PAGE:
Expropriative Punishment and the 'Second Order Collective Action Problem'
28 Pages Posted: 12 Jul 2014
Date Written: July 10, 2014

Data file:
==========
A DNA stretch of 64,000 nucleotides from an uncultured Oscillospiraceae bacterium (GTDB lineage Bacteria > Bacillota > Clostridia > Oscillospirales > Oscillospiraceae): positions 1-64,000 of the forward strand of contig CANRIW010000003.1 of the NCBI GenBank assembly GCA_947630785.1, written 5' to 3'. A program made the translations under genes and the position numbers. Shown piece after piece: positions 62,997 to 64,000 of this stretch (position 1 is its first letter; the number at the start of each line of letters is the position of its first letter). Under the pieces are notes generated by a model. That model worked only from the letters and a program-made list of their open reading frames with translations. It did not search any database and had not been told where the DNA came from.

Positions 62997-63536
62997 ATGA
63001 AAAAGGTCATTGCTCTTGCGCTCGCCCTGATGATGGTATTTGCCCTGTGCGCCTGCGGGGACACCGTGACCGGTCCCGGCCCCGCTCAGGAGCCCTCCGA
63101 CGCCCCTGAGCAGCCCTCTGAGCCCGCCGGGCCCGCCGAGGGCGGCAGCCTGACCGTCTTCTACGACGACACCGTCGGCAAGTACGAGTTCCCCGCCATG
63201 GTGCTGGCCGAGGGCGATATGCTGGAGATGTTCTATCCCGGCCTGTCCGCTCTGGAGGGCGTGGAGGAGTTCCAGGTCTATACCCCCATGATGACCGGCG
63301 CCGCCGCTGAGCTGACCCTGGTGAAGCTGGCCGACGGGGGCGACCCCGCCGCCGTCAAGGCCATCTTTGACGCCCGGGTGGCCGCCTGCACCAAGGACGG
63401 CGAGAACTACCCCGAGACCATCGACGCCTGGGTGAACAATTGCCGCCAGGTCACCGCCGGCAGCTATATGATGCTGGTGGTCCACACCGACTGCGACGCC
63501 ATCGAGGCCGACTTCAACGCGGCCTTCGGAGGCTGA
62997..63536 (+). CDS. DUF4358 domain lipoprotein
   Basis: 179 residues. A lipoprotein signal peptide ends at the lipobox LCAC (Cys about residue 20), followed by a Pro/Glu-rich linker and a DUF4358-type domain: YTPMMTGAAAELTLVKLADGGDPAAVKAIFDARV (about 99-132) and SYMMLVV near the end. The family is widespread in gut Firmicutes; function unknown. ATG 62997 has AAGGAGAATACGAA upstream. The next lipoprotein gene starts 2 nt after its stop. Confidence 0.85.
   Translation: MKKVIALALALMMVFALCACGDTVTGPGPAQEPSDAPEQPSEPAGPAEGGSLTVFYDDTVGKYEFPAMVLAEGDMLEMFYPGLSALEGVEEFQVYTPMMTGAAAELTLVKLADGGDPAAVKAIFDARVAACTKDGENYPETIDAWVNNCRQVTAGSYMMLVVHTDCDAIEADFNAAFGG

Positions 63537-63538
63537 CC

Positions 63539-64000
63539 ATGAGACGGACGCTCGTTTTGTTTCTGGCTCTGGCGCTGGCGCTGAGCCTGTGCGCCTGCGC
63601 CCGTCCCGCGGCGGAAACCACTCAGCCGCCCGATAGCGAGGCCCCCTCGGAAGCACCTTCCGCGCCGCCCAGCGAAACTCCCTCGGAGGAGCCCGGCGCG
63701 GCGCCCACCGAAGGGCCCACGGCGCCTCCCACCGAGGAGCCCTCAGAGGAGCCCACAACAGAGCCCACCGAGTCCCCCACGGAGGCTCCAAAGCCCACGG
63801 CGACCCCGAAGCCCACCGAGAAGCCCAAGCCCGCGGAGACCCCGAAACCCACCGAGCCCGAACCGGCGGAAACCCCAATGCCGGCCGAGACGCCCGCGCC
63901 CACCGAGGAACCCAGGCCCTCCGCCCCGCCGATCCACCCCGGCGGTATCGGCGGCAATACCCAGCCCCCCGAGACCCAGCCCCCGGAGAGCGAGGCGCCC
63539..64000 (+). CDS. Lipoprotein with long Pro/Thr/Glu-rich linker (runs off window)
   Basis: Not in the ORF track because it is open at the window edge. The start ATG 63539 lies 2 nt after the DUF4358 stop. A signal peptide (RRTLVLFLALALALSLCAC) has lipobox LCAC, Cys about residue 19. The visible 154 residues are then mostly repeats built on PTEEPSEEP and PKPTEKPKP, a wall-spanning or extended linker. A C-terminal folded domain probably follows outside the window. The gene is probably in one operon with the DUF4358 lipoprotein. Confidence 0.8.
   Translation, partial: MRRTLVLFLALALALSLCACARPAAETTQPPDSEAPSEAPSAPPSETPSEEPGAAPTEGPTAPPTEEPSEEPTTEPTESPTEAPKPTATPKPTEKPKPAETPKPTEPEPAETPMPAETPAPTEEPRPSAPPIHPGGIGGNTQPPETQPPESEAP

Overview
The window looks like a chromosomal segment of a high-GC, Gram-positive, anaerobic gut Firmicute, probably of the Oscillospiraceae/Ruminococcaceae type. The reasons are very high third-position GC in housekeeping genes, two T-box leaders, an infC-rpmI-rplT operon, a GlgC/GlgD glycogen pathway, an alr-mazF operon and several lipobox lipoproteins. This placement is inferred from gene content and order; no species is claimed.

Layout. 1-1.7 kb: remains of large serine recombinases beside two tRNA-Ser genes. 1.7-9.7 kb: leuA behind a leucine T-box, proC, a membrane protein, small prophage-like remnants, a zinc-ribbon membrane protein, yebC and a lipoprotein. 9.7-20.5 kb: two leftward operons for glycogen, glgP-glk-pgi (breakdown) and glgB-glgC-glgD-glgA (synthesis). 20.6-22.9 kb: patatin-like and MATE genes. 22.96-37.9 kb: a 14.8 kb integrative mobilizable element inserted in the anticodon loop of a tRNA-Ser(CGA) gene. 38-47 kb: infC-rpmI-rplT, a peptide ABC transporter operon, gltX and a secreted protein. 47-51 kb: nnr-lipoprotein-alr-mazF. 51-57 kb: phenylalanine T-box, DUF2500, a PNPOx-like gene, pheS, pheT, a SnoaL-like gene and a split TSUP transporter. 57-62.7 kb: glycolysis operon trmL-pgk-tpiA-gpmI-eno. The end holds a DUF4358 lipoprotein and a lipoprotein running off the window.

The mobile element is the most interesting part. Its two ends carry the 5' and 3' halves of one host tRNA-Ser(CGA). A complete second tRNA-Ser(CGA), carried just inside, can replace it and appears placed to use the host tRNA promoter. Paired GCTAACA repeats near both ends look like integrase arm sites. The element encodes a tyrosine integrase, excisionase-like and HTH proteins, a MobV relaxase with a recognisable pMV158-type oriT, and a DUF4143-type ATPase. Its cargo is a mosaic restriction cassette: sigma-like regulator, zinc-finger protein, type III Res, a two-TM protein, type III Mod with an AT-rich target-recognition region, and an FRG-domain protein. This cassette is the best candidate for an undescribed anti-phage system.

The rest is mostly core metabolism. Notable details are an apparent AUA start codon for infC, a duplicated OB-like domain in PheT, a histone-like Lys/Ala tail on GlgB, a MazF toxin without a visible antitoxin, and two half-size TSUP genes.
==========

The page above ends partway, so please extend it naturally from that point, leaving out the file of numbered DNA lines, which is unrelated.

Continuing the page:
Human societies of all kinds solve a problem of order. That is what differentiates them from sets of isolated individuals. The problem may be solved in various ways: in particular, some societies possess a state which provides order, while others are stateless. However, the existence of a state does not exempt societies from generating social order. For, as recent writers on state institutions (e.g. Greif, Milgrom and Weingast 1994) have argued, no irreversible, binding delegation of powers is possible: the power of the state, and the coercive capacity required to support it, must spring from within the group and must be continually self-sustaining.
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